Step 1: Linearly traverse array from backward such that ith index value of the array is less than (i+1)th index value. Store that index in a variable.

Step 2: If the index value received from step 1 is less than 0. This means the given input array is the largest lexicographical permutation. Hence, we will reverse the input array to get the minimum or starting permutation. Linearly traverse array from backward. Find an index that has a value greater than the previously found index. Store index another variable.

Step 3: Swap values present in indices found in the above two steps.

Step 4: Reverse array from index+1 where the index is found at step 1 till the end of the array.

Code :

C++ Code

class Solution {
public:
    void nextPermutation(vector<int>& nums) {
        int n = nums.size(), k, l;
    	for (k = n - 2; k >= 0; k--) {
            if (nums[k] < nums[k + 1]) {
                break;
            }
        }
    	if (k < 0) {
    	    reverse(nums.begin(), nums.end());
    	} else {
    	    for (l = n - 1; l > k; l--) {
                if (nums[l] > nums[k]) {
                    break;
                }
            } 
    	    swap(nums[k], nums[l]);
    	    reverse(nums.begin() + k + 1, nums.end());
        }
    }
};

Java Code

class Solution {
    public void nextPermutation(int[] A) {
        if(A == null || A.length <= 1) return;
        int i = A.length - 2;
        while(i >= 0 && A[i] >= A[i + 1]) i--; 
        if(i >= 0) {                           
            int j = A.length - 1;              
            while(A[j] <= A[i]) j--;      
            swap(A, i, j);                     
        }
        reverse(A, i + 1, A.length - 1);      
}

public void swap(int[] A, int i, int j) {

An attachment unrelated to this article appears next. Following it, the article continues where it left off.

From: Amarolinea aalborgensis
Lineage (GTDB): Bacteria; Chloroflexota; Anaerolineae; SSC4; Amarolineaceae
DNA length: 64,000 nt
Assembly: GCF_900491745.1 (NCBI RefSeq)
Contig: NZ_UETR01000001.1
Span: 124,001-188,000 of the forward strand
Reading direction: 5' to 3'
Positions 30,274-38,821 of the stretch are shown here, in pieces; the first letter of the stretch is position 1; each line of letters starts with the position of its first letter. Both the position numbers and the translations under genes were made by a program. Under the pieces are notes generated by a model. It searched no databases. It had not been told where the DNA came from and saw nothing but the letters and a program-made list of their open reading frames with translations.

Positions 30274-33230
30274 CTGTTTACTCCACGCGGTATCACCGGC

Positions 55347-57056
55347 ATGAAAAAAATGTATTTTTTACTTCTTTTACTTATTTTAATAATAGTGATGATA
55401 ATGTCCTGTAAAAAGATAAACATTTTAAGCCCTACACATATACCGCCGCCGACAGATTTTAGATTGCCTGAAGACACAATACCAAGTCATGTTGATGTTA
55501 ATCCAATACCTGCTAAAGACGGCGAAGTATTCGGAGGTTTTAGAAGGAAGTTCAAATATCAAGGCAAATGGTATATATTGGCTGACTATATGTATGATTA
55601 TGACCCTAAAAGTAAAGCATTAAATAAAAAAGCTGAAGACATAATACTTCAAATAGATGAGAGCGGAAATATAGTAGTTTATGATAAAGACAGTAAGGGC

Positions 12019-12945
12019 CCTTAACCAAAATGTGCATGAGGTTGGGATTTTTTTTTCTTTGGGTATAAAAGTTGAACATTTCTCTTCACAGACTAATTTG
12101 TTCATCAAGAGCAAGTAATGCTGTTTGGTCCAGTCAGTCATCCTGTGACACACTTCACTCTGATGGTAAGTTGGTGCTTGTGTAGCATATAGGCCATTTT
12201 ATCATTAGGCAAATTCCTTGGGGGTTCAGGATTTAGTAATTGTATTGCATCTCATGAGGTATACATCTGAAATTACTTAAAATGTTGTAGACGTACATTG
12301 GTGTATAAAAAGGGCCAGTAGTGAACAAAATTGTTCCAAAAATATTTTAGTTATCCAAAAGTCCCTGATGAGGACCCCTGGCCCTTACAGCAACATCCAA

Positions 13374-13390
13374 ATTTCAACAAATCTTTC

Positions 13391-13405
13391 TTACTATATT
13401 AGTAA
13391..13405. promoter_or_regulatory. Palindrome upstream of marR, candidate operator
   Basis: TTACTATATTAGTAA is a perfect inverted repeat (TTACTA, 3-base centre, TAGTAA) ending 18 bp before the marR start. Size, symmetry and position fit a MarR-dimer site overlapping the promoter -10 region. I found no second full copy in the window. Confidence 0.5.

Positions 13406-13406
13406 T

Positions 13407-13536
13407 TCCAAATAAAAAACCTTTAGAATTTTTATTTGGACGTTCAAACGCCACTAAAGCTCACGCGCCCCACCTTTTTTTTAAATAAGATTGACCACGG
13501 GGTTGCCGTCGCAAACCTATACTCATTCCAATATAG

int tmp = A[i];
    A[i] = A[j];
    A[j] = tmp;
}

public void reverse(int[] A, int i, int j) {
    while(i < j) swap(A, i++, j--);
}
}

Time Complexity: For the first iteration backward, the second interaction backward and reversal at the end takes O(N) for each, where N is the number of elements in the input array. This sums up to 3*O(N) which is approximately O(N).

Space Complexity: Since no extra storage is required. Thus, its complexity is O(1).

Dry Run :

We will take the input array {1,3,2}.

Step 1: First find an increasing sequence. We take i1 = 1. Starting traversing backward.

Step 2: Since 3 is not less than 2, we decrease i1 by 1.

Step 3: Since 1 is less than 2, we achieved our start of the increasing sequence. Now, i1 = 0.

Step 4: i2 will be another index to find just greater than i1 indexed elements in the array. Point i2 to the last element.

Step 5: i2 indexed element is greater than i1 indexed element. So, i2 has a value of 2.

Step 6: Swapping values present in i1 and i2 indices.

Step 7: Reversing from i1+1 index to last of the array.

Thus, we achieved our final answer.

Special thanks to Dewanshi Paul for contributing to this article on takeUforward. If you also wish to share your knowledge with the takeUforward fam, please check out this article.